Seville, Spain

A visit to Seville is also a visit to Naboo and Dorne. Early Roman and Muslim roots have shaped the architecture of Seville creating what might be the most beautiful city on Earth. The maze like cobble stone streets hide plazas filled with orange trees and ornate buildings.

Day 1 – Friday, June 26, 2015

Our week in Seville would be the hottest of the year with temperatures of over 100 degrees F for the duration of our visit. Our train arrived to the Santa Justa train station at 9:30am and we quickly made our way, via bus, to our apartment. The apartment was nicer than the Airbnb pictures; a ground floor unit with a living space looking out to the street and a bedroom looking into a Spanish courtyard.

Although the temperature was rising, we left the comfort of air-conditioning to get lunch at Pizzeria la Mia Tana. The pizza was good, but nothing beats our favorite pizzeria back home. Like true Spaniards we engaged in afternoon siestas, each taking naps at various times, exhausted from our early morning travels and the hot day.

As the sun began to lower (around 8:45pm), we ventured outside again. We had no exact plans, but wanted to enjoy wandering the streets. Seville, more so than anywhere else I can recall, is a maze. The streets are narrow and twist around each other in no particular pattern. Many of the lanes are covered in canvas sunshades which span between buildings to protect walkers from the intense heat. Often the streets would converge in plazas or squares. The plazas were usually paved with stones and filled with outdoor cafe seating. Many decorated buildings were strewn throughout the city. We would walk towards one spire or another, only to find that the closer we got to each, the harder it was to see the stunning architecture.

In particular we walked to the Metropol Parasol, a large wooden canopy. In fact, the parasol is the world’s largest wooden structure (by some accounts). During our visit, the sun was illuminating the structure in brilliant oranges. We wanted to ascend to the viewing platform on top, but weren’t sure it was open. We also stumbled across the Alameda de Hercules while walking. The Alameda is a large square lined with popular restaurants. It was a busy place to be and while the adults relaxed, kids played in the open areas and splash foundations.

As we started back towards our apartment, we stopped for dinner at La Pepona. La Pepona was a tapas bar with a little bit of everything on the menu; Japanese, Chinese, Spanish. Our meal consisted of raw clams and melon (which was more of a cream soup), salmon tar tar, Oxtail dumplings with a dipping soup, and San Peter fish stew (which wasn’t a stew at all). Leaving the restaurant, we both agreed that La Pepona was one of the best tapas restaurants we’d eaten at thus far in Spain.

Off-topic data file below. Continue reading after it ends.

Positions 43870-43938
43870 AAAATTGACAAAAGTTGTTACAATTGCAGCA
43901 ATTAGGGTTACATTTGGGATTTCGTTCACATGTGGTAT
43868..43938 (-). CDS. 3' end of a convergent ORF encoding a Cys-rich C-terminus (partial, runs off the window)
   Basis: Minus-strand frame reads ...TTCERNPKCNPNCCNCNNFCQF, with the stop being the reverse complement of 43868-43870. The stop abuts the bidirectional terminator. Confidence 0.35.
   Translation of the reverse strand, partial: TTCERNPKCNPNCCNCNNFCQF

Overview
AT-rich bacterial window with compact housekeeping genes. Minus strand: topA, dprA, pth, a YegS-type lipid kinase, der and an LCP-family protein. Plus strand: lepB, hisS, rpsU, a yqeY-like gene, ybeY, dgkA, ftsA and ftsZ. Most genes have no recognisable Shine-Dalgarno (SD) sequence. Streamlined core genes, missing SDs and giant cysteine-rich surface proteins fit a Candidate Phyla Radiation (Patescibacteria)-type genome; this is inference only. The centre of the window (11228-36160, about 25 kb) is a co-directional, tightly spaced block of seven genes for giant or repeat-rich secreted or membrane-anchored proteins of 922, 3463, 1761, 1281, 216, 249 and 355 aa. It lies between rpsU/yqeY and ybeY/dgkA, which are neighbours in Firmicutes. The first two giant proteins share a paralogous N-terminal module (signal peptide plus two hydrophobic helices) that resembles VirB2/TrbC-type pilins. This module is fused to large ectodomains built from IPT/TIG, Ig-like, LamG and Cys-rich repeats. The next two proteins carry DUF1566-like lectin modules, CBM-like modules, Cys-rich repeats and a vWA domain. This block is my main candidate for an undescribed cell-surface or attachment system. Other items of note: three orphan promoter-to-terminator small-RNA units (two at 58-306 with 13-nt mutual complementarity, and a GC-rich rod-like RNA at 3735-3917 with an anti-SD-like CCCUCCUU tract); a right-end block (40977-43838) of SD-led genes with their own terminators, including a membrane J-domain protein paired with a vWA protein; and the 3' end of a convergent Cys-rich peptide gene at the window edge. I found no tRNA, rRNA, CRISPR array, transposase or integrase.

Day 2 – Saturday, June 27, 2015

To make the most of the day, before the high temperatures, we joined the earliest free walking tour we could find. At 10am we met our tour guide at Plaza Neuva where we were divided into two groups; Spanish speaking and English speaking. Although there were about 20 people, Jon and I were the only two in the English group so we essentially had a private tour of the historic city center. The tour began with a brief history of Seville’s Roman and Muslim roots, then we looked at the Plateresque-style city hall building. In the Seville city center is the Palace Alcazar, Seville Cathedral, and the Archive de Indias, which are all UNESCO designated world heritage sites. The tour continued past an old boat yard, the Gold and Silver towers on the River Guadalquivir, and a former tobacco factory which is now a university.

The final stop on the tour was Plaza de Espana. Plaza de Espana is a beautiful gem and the highlight of the tour. It was built between 1914-1928 for the Ibero-American Exposition of 1929. A beautiful, columned building around a plaza with lovely fountains, bridges, and tile-work. Despite the heat, we spent time walking around the Plaza and taking pictures. When we had exhausted what the Plaza had to offer, we slowly headed to our apartment for a siesta.